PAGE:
ISB Admission process Myths Busted!
This is a post on general myths about ISB Admissions. In case you are looking for outstanding ISB application help or admissions consulting services, contact us using the contact form on the sidebar to the right.
It is that time of the year when ISB Admissions are the talk of the town again among serious MBA applicants from India. As ISB has become more popular over the years, a number of myths around the admissions process at ISB have also surfaced.
Over time, some of these have become almost unofficial ‘rules’ that one must follow to tread the path of an ISB admissions successfully. In this post, we bust five of these myths to help ISB applicants avoid making decisions based on hearsay and rumors.
Myth 1:: Experience with an NGO/community work/social service will help my cause for an ISB admission greatly: Another very popular myth that somehow seems to affect a majority of candidates.
The ‘reasoning’ behind this myth is that evidence of social work will impress upon ISB that you care for others and go beyond mean selfish motives.
Some extreme versions of this myth also assert that an ISB admission is next to impossible without some evidence of social involvement in your application.
At GyanOne, we say that you should look at social service as just another form of extra-curricular participation.
If you have really been intensely involved in social work, then make sure you highlight that as an example of what you do outside work. If not, don’t feel compelled to join the neighborhood NGO just to show a token involvement.
Afterthought: Perhaps this myth contributes to social good in a way, as hordes of MBA applicants make their way to non-profits to help out in the vain belief that it will help them strengthen their candidature to ISB MBA programs. See – ISB myths aren’t all bad 😉
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Myth 2:: Asking for a scholarship will reduce the chances of admission: ISB awards merit-based scholarships based on the admissions applications itself. All successful applicants are considered for this award.
Separately, ISB also offers the chance to apply for certain other scholarships through the online application, including need-based scholarships.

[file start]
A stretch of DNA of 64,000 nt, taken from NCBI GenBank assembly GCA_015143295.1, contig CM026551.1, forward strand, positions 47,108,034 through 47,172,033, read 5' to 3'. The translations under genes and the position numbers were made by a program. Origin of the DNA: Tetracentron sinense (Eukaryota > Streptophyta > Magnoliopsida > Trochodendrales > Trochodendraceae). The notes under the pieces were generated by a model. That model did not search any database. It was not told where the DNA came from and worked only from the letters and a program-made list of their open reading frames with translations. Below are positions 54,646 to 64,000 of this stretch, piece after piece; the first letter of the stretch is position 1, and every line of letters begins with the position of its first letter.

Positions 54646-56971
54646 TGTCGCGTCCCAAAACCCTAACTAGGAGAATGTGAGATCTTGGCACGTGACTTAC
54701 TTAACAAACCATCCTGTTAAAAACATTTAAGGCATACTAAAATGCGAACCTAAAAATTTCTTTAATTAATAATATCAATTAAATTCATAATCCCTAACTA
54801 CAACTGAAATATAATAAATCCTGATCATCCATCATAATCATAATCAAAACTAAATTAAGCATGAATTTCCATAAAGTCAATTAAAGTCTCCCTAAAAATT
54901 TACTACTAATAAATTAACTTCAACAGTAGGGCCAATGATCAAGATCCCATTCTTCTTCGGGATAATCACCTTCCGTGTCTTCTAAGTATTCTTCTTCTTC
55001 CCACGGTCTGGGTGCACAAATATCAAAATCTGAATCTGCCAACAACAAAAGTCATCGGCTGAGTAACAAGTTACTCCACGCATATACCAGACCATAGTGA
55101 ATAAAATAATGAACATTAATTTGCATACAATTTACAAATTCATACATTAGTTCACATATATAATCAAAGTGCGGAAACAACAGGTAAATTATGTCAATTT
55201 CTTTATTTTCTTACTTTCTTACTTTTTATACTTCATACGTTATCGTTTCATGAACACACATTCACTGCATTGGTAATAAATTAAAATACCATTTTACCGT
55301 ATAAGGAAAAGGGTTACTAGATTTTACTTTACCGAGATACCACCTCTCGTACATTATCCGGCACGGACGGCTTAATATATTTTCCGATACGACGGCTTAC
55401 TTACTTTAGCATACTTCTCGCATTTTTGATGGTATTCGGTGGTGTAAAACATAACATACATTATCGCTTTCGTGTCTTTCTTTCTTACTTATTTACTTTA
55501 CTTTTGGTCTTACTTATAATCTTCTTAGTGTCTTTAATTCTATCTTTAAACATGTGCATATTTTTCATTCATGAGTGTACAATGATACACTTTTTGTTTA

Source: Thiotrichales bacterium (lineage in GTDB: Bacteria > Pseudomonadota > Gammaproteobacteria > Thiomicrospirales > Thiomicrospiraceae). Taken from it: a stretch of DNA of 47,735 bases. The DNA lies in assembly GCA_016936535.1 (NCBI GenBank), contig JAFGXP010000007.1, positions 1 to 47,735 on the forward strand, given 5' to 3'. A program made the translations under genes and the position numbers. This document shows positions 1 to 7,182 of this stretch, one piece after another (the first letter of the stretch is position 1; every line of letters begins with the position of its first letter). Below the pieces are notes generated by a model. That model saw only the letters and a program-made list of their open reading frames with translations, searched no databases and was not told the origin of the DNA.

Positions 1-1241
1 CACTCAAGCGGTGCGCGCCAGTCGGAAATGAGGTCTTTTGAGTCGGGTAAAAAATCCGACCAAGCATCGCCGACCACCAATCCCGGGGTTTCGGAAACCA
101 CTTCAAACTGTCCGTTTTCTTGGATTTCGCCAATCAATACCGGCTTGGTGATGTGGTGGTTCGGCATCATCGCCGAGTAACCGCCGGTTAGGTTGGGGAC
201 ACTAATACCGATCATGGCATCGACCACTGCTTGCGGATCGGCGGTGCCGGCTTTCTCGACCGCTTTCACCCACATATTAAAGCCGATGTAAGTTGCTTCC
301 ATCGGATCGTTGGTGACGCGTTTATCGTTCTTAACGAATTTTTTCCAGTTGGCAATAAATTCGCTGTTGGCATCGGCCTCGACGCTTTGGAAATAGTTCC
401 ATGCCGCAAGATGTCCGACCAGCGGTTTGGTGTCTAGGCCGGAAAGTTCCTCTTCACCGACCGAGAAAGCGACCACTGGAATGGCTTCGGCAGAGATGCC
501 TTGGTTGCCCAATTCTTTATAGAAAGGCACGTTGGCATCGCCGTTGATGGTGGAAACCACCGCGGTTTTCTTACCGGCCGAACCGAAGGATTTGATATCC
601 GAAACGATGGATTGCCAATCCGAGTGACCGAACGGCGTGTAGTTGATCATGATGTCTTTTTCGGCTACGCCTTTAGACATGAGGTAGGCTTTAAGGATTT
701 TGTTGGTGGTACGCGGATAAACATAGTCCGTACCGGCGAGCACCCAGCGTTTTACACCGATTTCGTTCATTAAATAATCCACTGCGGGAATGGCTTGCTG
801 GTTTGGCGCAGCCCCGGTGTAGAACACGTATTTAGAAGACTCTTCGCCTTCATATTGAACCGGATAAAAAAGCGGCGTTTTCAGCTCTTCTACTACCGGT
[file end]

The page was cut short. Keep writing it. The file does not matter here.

The scholarship application and the admissions application are treated completely differently. Applying for a scholarship does NOT affect the chances of admission in any way.
Myth 3:: A ‘minimum’ GMAT score of 680/700/720 is a ‘must’ for an ISB admission: There is no stipulated minimum GMAT score for an ISB admission.
The range of scores is 570-800 (Class of 2012). A score of 570 translates to performance in the 53rd percentile of GMAT test takers. A score of 800 translates to performance in the 99.9th percentile of GMAT test takers. Both test-takers made it to ISB.
That said, a score of below 680 is generally considered less than competitive at ISB, and a score of 720 or more is considered quite good.
A lower score can be compensated for by other factors such as work achievements and extra-curricular achievements. Similarly, a high GMAT score is no guarantee of admission. ISB uses GMAT scores as one of the evaluation criteria. It is not the only criterion.
Myth 4:: Although ISB stipulates that applicants must have a minimum of two years of work experience, a successful applicants needs much more: If this was really true, why would ISB set the bar at two years? Makes no sense to set the bar at two years if they are anyway not planning to accept anyone with less than four, does it? A lot of applicants look at the average work experience figure for ISB students (~5 years) and assume that the extent of everyone’s experience will cluster around this number.
This is simply not true. In fact, for the ISB Class of 2013, the group of students with less than 4 years of experience was the largest. Applicants can be just as competitive with two years of work experience (some with even less), and ISB now provides such candidates with an early entry option.
We have even come across cases where applicants made it with less than two years of experience through the regular route (a few have been our clients).
Similarly, candidates with more than the average of 5 years need not feel that they are too late in applying for the MBA. It is the quality of one’s experience that is more important than the quantity.
Myth 5:: The Indian IT Male is an unwelcome commodity at ISB Admissions evaluations: We have written about this issue in detail earlier in a more general context in our series on the Indian IT Male, and will restate our central assertion from that series here again – yes, the pool that an Indian IT Male (or Female) applicant belongs to is very competitive, but that does not mean a good candidate from this category will not get through.
ISB has stated multiple times that they welcome applications from this category of applicants. What better proof of this than the fact that candidates from the IT category comprise the largest pool of students at ISB,
that more ISB students find jobs in the IT/ITeS industry than in any other industry, and that the Business Technology Club at ISB has the second highest number of members in the school itself (just in case you’re wondering, the General Management Club has the highest).
GyanOne hopes that busting these myths will help applicants approach the ISB admissions process with greater focus on their career goals and achievements, which is really what counts the most in the process.
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